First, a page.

Warner Music was approached by Kohlberg Kravis Roberts several weeks ago, said the person, who sought anonymity because discussions are private. Chairman and Chief Executive Officer Edgar Bronfman Jr. took the offer to the board, which decided to hire Goldman, the person said. An offering document is likely to be circulated in coming weeks, the person said.
Warner Music climbed $1.24 to $5.96 at 11:59 a.m. in New York Stock Exchange composite trading after earlier rising as much as $1.28. The New York Times last night reported Goldman’s hiring to explore interest from KKR and other suitors. The shares fell less than 1 percent in 2010.
The New York-based label, whose artists include Kid Rock, is working on a possible offer to purchase EMI Group Ltd., the person said. Talks with New York-based KKR on a possible joint bid for London-based EMI several months ago ended and aren’t likely to restart, the person said.
Warner Music’s board is also exploring whether to sell the company in pieces because the value of its publishing division, Warner/Chappell Music, isn’t reflected in the stock price, the person said.
Amanda Collins, a spokeswoman for Warner Music, declined to comment.
Bronfman, 54, stands to gain at least $5.8 million if bidding drives Warner’s stock above $7, based on a Jan. 18 company decision to lower the vesting price on previous grants of restricted stock.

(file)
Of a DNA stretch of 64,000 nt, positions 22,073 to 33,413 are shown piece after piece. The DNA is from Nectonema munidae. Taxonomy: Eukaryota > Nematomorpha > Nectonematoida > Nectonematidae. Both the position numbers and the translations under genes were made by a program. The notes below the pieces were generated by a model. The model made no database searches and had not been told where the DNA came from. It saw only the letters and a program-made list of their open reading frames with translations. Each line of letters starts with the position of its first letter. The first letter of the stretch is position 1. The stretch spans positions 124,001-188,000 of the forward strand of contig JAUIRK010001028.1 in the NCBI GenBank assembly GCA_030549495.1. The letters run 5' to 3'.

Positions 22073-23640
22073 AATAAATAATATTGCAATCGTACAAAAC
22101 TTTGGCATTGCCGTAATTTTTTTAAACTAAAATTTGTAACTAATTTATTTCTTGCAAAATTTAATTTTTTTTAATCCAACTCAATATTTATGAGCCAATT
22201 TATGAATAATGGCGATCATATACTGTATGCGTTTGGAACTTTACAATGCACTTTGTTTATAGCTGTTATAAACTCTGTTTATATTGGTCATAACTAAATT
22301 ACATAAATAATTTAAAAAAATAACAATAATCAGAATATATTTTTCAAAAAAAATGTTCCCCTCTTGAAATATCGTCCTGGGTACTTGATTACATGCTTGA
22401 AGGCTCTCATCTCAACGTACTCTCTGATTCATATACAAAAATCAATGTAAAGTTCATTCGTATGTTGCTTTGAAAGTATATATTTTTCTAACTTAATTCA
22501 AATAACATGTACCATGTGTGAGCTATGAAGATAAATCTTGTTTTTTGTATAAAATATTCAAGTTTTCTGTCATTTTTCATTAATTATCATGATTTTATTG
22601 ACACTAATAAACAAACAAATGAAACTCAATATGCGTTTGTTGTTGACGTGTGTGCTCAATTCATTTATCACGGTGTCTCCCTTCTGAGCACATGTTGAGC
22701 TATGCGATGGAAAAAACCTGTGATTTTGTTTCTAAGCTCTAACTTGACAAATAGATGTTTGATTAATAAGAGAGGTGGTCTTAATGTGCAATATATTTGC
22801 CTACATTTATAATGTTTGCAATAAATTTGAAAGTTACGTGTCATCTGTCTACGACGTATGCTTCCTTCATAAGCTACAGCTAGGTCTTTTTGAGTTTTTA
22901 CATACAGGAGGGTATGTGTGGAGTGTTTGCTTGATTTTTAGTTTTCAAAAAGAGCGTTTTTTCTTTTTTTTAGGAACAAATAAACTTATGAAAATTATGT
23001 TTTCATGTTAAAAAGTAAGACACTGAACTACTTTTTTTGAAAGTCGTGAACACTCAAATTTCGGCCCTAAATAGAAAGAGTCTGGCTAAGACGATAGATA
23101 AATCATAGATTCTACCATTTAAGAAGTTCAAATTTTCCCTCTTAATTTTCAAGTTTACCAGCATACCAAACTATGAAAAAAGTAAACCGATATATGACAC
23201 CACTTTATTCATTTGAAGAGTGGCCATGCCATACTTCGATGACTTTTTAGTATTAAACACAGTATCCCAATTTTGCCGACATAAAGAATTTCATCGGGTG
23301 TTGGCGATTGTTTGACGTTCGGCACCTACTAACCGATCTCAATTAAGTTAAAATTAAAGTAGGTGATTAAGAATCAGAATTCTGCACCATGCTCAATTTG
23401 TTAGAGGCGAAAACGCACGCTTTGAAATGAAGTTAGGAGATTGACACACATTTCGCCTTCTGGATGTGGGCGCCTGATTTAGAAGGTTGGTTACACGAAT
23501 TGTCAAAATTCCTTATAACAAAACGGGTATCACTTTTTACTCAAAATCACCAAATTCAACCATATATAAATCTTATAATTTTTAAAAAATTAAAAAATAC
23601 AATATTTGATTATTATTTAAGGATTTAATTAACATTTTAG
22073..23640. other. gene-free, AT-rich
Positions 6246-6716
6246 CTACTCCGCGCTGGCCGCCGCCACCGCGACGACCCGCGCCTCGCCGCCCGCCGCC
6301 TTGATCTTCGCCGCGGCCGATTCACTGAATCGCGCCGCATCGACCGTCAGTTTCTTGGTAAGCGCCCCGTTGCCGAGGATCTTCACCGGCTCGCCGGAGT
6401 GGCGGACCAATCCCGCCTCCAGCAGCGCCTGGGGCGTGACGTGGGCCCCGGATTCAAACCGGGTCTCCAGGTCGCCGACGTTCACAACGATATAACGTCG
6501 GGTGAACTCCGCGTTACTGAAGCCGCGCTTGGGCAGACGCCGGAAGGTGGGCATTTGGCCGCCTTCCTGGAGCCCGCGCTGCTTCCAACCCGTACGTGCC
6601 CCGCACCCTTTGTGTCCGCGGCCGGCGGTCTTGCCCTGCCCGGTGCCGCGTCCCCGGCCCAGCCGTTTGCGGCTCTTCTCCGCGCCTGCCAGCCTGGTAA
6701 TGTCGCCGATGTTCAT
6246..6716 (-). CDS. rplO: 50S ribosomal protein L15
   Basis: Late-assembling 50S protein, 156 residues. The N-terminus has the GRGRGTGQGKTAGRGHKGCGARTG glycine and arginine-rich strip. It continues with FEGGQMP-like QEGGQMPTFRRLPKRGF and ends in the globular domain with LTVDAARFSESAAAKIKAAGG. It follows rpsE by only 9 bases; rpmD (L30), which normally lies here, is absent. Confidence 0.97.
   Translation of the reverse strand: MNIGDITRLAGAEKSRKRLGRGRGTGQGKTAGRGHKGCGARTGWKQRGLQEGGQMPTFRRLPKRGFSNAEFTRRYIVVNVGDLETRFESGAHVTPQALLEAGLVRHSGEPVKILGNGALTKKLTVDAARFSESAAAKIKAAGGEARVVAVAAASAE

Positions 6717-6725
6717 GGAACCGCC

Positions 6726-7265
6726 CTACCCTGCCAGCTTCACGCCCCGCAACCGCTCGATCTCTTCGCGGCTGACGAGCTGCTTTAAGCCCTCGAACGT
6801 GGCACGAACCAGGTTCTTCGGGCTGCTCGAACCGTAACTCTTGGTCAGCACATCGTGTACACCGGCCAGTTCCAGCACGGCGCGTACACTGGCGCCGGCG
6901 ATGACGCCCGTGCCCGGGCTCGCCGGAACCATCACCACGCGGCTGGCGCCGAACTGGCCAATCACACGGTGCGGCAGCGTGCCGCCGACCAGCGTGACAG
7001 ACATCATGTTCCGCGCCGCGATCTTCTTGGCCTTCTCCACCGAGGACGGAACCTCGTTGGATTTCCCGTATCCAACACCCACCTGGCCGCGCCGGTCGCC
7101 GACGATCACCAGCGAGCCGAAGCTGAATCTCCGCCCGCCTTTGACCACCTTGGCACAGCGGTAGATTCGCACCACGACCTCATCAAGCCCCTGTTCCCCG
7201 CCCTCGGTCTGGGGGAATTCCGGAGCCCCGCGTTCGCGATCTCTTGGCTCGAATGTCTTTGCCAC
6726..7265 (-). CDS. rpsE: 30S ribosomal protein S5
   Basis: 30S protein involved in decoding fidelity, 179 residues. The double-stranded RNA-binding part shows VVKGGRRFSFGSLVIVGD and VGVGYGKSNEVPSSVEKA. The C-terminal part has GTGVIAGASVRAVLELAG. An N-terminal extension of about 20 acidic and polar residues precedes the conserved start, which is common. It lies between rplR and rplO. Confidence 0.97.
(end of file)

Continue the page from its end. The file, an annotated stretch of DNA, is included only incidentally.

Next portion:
Under the plan, Bronfman will get 825,000 shares if the stock reaches $7, escalating up to 2.75 million shares if the closing price averages $10 for 60 trading days, according to a company filing this week. That may give Bronfman a payout of as much as $27.5 million.
Sixty percent of Bronfman’s restricted stock will vest by March 14, according to the filing. A sale of the company may accelerate that process, according to filings. The company also lowered the vesting prices for Vice Chairman Lyor Cohen.
Bronfman and Jean-Marie Messier were found guilty by a Paris court of criminal charges related to Vivendi SA’s near- bankruptcy after a $77 billion acquisition spree while they led the company.
Messier was fined 150,000 euros ($200,000) and Bronfman 5 million euros by a panel of three judges at a hearing today. Messier, 54, was charged with misleading investors during his tenure as Vivendi’s chief executive officer. Bronfman was charged with trading on inside information while vice chairman.
“Mr. Bronfman has informed the company that he intends to appeal today’s trial court decision to the Paris Court of Appeal,” Warner Music said today in a statement, adding that under French law, the fine is suspended pending the final outcome of the case.
“The Board of Directors is disappointed with the decision in this matter, and fully supports Mr. Bronfman as he appeals this verdict," Scott M. Sperling, chairman of the company’s Executive Governance & Nominating Committee, said in the statement.
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